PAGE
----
- Any negative behavior of a parent that does not have an effect on the child is usually excluded from consideration
- Whether or not there is any evidence of substance or alcohol abuse
- Any factors the court finds to be relevant
Your North Carolina parenting plan / custody agreement may contain as many details and stipulations as you would like.
There are some basic components your parenting plan should contain, and at a minimum, it should include:
- The child's name, birth date, and gender.
- A statement designating physical and legal custody to either or both parents.
- A statement defining the (important) decision making authority of each parent.
- A designation as to the child's primary residence, for school and legal purposes.
- A child visitation schedule that includes a regular residential schedule, a holiday schedule, and a vacation schedule.
- A method for making changes to the plan as the child's needs or circumstances change in the future.
- A method for dispute resolution should conflicts arise in the future.
- Any relevant items you would like to include, such as transportation arrangements, attendance at parent/teacher conferences and extra-curricular activities, and elective medical care, such as orthodontics, etc.
If you are extremely hostile toward each other and are unable to reach an agreement, even through mediation, the court will most likely appoint a parenting coordinator to assist you.
A parenting coordinator is often ordered in high-conflict cases, and you and the other parent would be responsible for paying the fees of the coordinator, as long as you are able to (G.S. § 50‑91).
If the attempts of the parenting coordinator fail and a parenting plan is still not agreed upon, the parenting coordinator will decide the custody arrangements for you (G.S. § 50‑92).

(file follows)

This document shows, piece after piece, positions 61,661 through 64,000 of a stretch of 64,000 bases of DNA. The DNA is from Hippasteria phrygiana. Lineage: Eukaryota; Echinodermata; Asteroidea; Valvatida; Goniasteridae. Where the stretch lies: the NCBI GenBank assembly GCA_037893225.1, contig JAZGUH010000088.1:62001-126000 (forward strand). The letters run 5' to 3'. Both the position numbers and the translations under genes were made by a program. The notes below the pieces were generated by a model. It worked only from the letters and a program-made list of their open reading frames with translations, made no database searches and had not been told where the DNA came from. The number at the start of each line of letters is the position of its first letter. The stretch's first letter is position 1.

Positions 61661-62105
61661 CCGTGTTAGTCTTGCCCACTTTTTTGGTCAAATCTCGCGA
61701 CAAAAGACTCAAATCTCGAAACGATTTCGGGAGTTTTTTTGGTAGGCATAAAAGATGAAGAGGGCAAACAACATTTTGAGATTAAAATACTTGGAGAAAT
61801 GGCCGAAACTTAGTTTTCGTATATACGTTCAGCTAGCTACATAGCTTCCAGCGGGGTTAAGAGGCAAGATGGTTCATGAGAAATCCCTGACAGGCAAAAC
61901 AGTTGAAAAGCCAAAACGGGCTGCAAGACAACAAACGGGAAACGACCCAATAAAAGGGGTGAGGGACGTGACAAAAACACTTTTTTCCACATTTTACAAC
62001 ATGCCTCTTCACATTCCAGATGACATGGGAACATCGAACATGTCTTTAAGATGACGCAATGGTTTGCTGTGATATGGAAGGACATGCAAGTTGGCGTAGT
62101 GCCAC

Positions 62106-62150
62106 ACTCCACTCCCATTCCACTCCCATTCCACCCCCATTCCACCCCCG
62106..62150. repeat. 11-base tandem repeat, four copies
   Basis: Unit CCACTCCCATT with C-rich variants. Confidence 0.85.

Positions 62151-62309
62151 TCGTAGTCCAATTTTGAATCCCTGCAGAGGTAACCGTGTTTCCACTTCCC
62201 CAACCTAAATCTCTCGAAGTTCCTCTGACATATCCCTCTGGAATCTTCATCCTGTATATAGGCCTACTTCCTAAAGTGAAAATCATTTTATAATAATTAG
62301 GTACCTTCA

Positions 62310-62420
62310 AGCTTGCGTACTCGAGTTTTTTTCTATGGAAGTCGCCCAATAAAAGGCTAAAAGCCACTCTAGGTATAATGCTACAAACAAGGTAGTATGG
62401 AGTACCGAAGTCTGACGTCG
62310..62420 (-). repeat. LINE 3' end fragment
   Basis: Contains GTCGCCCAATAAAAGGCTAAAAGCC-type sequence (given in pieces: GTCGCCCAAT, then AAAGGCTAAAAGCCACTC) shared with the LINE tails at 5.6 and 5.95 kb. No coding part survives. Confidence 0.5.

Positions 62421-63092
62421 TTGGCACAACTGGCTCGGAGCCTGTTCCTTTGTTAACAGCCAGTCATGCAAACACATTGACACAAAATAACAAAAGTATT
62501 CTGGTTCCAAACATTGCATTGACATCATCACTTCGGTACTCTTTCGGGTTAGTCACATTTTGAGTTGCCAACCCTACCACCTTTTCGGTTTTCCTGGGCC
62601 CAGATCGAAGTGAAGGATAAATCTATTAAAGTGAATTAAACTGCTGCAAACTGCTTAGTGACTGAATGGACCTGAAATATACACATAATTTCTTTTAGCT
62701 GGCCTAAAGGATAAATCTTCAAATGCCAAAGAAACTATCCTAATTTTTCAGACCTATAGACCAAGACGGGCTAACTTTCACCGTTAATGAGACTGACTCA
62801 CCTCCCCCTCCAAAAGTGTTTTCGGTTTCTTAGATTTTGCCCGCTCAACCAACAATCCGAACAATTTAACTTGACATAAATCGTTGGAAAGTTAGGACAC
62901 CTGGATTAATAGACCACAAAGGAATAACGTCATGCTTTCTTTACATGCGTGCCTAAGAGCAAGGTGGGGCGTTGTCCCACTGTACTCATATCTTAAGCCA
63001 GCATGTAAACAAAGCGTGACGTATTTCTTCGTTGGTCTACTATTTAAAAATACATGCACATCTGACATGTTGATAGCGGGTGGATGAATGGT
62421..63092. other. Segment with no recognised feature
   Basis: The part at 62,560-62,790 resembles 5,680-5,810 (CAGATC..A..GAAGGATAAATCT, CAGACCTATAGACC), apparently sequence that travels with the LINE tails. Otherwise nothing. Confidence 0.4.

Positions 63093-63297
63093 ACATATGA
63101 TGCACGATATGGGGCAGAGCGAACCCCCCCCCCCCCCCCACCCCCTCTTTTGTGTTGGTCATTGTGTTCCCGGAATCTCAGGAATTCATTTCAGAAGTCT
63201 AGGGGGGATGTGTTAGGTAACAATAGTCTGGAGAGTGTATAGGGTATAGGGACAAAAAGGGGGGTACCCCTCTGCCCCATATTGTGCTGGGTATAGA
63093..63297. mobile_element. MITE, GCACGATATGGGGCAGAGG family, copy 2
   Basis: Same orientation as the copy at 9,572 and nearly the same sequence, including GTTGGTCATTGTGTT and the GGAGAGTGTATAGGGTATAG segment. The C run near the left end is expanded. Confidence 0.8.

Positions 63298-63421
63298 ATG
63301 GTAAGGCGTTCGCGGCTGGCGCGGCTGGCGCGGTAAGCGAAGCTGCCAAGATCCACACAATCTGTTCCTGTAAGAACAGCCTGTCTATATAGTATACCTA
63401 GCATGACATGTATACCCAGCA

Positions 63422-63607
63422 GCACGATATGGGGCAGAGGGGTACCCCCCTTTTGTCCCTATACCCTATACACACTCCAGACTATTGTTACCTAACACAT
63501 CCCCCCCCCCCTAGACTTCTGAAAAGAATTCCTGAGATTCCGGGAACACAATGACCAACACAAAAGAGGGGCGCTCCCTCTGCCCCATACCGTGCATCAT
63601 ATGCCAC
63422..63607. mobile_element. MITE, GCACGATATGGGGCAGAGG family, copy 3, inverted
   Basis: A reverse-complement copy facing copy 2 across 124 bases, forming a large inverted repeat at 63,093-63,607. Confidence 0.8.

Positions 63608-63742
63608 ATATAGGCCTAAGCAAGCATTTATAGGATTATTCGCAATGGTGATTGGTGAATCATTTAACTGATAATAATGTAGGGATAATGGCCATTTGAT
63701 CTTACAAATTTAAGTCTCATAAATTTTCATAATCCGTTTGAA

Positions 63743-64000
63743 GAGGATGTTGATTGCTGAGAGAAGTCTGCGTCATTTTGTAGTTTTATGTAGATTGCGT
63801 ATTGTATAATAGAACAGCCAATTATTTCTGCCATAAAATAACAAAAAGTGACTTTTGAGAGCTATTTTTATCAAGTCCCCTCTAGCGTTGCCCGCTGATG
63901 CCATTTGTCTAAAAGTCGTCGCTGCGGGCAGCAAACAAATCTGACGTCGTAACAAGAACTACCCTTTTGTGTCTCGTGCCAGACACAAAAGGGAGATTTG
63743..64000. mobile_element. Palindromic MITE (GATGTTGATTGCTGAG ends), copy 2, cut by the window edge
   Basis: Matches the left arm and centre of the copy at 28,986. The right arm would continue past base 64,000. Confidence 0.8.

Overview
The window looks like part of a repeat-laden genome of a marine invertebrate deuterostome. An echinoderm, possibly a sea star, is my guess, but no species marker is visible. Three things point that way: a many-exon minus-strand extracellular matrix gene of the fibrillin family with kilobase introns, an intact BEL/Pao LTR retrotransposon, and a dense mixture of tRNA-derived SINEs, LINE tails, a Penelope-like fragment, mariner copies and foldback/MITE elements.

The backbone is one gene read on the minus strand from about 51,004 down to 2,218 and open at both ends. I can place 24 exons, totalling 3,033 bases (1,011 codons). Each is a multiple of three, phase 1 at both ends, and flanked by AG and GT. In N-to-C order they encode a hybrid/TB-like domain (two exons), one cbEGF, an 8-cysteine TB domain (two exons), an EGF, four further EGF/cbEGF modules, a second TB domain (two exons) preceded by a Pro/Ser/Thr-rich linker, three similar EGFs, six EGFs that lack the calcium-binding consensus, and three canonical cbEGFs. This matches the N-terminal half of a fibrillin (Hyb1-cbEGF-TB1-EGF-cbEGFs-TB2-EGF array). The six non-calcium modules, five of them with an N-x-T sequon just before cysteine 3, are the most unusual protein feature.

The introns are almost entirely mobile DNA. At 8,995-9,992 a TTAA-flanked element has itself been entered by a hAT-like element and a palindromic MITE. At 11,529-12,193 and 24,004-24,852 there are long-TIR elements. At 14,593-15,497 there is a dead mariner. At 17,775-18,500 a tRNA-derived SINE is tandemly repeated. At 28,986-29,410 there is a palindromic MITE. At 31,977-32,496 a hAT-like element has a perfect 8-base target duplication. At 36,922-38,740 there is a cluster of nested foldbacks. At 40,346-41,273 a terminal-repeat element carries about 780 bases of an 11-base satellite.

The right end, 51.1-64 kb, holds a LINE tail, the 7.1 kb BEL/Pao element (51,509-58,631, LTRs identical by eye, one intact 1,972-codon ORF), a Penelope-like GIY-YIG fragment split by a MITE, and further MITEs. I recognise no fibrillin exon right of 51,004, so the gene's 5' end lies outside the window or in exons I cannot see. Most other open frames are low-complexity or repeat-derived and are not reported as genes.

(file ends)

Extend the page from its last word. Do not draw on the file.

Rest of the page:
It is always better to do whatever it takes to work together and design your own parenting plan. As parents, you know your child better than anyone else, including the judge, and are the best equipped to make such decisions.
The law provides specific information regarding electronic communication between the child and each parent (G.S. § 50‑13.2).
Electronic communication is contact, other than face-to-face contact, that is facilitated by electronic means. This could be through telephone, electronic mail, instant messaging, video teleconferencing, wired or wireless technologies by Internet, etc.
You may include provisions for electronic communication in your agreement or the court may make an order to provide for visitation rights by electronic communication.
When making an order for electronic communication, the court will:
- Consider if electronic communication is in the best interest of the child
- Consider if the equipment is available, accessible and affordable to the parents
- Consider any other factor that is relevant to electronic communication
- Set guidelines including the hours the communication may be made
- Allocate the costs of implementing electronic communication
- Set guidelines regarding the furnishing of access information between parents that is necessary to facilitate electronic communication
If you want to include information about electronic communication in your agreement, you need to be aware that while electronic communication can be used to supplement visitation it may not be used as a replacement or substitution for custody or visitation.
Also, the amount of time spent accessing electronic communication does not impact child support.
The top twenty cities in North Carolina (by population, US Census Bureau, 2008) are: Charlotte, Raleigh, Greensboro, Durham, Winston-Salem, Fayetteville, Cary, High Point, Wilmington, Greenville, Jacksonville, Asheville, Gastonia, Concord, Rocky Mount, Chapel Hill, Burlington, Wilson, Huntersville, Kannapolis.